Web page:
The Department of Internal Affairs

The Department of Internal Affairs

Te Tari Taiwhenua

Building a safe, prosperous and respected nation

 

Resources and publications about identity theft

Resources

Identity Theft Checklist

The Identity Theft Checklist includes information on what you can do to protect yourself from identity theft, and also information on what to do should it happen to you. There are also some real-life examples of how identity theft has affected individuals. The Checklist is a cross-government initiative and is part of a suite of guidance material to prevent identity crime and raise awareness of the issue.

Download or print out the Identity Theft Checklist

The RealMe service

The RealMe service allows people to access a variety of participating online services. People who have a verified RealMe account can prove their identity online. See the RealMe website for more information.

Publications

Identity Assurance Framework for Government

The Identity Assurance Framework outlines a structured approach to the coordination of identity assurance activity across government.

Evidence of Identity Standard

The Evidence of Identity Standard sets out the process requirements for establishing and confirming the identity of individuals seeking government services.

Good Practice Guidance for the Recording and Use of Personal Names

The Good Practice Guidance for the Recording and Use of Personal Names outlines an approach for the consistent collection and storage of names. It supports the individual’s right to be known by the name of their choosing while also providing a framework for organisations to reduce fraud based on the manipulation of names.

Download or print out the Good Practice Guidance for the Recordng and Use of Personal Names

Good Practice Guide for Identity Fraud Control

The Good Practice Guide for Identity Fraud Control is designed to help organisations to minimise the risks of identity fraud through effective and sustained internal controls.

Identity Crime Frequently Asked Questions

These questions and answers provide background and useful facts about identity crime in New Zealand.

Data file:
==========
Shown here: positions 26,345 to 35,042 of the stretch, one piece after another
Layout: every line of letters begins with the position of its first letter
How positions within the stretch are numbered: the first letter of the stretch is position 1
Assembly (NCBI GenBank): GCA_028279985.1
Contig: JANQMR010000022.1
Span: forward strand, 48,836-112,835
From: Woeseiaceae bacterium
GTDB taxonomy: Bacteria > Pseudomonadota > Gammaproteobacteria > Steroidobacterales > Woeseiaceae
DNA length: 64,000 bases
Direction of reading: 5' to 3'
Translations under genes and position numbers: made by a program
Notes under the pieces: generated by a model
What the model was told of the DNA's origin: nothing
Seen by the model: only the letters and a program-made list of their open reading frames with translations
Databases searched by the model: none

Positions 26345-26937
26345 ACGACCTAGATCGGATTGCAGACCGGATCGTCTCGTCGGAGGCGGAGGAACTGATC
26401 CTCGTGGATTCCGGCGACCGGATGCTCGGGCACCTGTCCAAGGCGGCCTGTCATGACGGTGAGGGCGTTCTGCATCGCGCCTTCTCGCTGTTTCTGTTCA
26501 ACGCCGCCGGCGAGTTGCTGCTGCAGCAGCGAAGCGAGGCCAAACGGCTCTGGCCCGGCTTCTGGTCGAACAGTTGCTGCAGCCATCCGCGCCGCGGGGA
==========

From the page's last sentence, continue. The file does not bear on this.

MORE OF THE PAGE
Download or print out the Identity Crime Frequently Asked Questions

 

Other useful information

Identity crime touches many other issues, including safety online, scams and protecting your privacy. Other websites you may find useful are listed below.

The Privacy Commissioner

Provides useful information about the Privacy Act, how to protect your privacy and comply with the Act. You can complain to the Privacy Commissioner if you feel your privacy has been breached.

NetSafe

NetSafe is an independent non-profit organisation that promotes cybersafety by educating people, organisations and industry. The website provides useful information and tools, including Hector’s World, a fun, free tool for children to teach them about being safe online.

Scamwatch

The Ministry of Consumer Affairs runs Scamwatch. This website gives helpful information about the types of scams happening, what to do if you are a victim of a scam and alerts about scams that have been reported.

Anti-Spam

The Department of Internal Affairs has the responsibility for enforcing the Unsolicited Electronic Messages Act 2007, which is designed to combat unsolicited emails and text messages, commonly called spam. The Department of Internal Affairs website provides information on how to avoid spam, how businesses can comply with the Act and allows people to complain about spam.

Citizens Advice Bureau

Citizens Advice Bureaux are found throughout New Zealand and provide free, impartial and independent advice from volunteers.

Anti-Money Laundering Compliance

The Anti–Money Laundering and Countering Financing of Terrorism Act 2009 will come into effect soon and will change the requirements for knowing who customers are when conducting financial transactions. This website provides information about the Act and the requirements on certain businesses.

Information documents in .pdf format

Some information documents on this website are in Adobe Acrobat (.pdf). You will need to have Adobe Acrobat Reader 9 or higher installed on your computer to view or download the form. You can download a free version of Adobe Acrobat Reader from the Adobe site.